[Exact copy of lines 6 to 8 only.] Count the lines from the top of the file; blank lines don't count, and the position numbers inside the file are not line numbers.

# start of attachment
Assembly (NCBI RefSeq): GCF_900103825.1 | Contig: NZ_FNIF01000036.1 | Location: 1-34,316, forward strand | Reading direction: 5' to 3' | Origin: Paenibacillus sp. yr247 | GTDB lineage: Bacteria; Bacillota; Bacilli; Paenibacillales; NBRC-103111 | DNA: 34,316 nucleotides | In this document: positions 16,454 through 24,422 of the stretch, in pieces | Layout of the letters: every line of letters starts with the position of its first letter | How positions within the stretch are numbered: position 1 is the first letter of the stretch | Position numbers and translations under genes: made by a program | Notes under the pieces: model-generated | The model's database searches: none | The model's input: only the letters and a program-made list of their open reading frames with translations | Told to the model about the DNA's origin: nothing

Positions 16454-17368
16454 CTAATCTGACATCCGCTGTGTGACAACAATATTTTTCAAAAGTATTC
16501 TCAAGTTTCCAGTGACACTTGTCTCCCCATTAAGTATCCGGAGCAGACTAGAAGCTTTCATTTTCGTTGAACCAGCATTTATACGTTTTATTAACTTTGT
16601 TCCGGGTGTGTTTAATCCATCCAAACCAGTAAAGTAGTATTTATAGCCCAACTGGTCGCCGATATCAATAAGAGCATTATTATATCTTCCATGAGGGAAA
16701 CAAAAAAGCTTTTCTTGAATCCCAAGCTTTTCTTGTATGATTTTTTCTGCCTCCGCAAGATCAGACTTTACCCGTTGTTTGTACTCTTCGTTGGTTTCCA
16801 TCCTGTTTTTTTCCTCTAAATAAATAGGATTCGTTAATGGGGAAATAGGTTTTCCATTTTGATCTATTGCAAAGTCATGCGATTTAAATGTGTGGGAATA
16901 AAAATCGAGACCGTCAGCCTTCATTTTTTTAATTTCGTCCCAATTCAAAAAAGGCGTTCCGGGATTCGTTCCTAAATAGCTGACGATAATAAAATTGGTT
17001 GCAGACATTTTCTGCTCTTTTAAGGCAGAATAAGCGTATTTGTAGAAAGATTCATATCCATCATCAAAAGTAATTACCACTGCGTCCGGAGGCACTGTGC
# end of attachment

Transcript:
16701 CAAAAAAGCTTTTCTTGAATCCCAAGCTTTTCTTGTATGATTTTTTCTGCCTCCGCAAGATCAGACTTTACCCGTTGTTTGTACTCTTCGTTGGTTTCCA
16801 TCCTGTTTTTTTCCTCTAAATAAATAGGATTCGTTAATGGGGAAATAGGTTTTCCATTTTGATCTATTGCAAAGTCATGCGATTTAAATGTGTGGGAATA
16901 AAAATCGAGACCGTCAGCCTTCATTTTTTTAATTTCGTCCCAATTCAAAAAAGGCGTTCCGGGATTCGTTCCTAAATAGCTGACGATAATAAAATTGGTT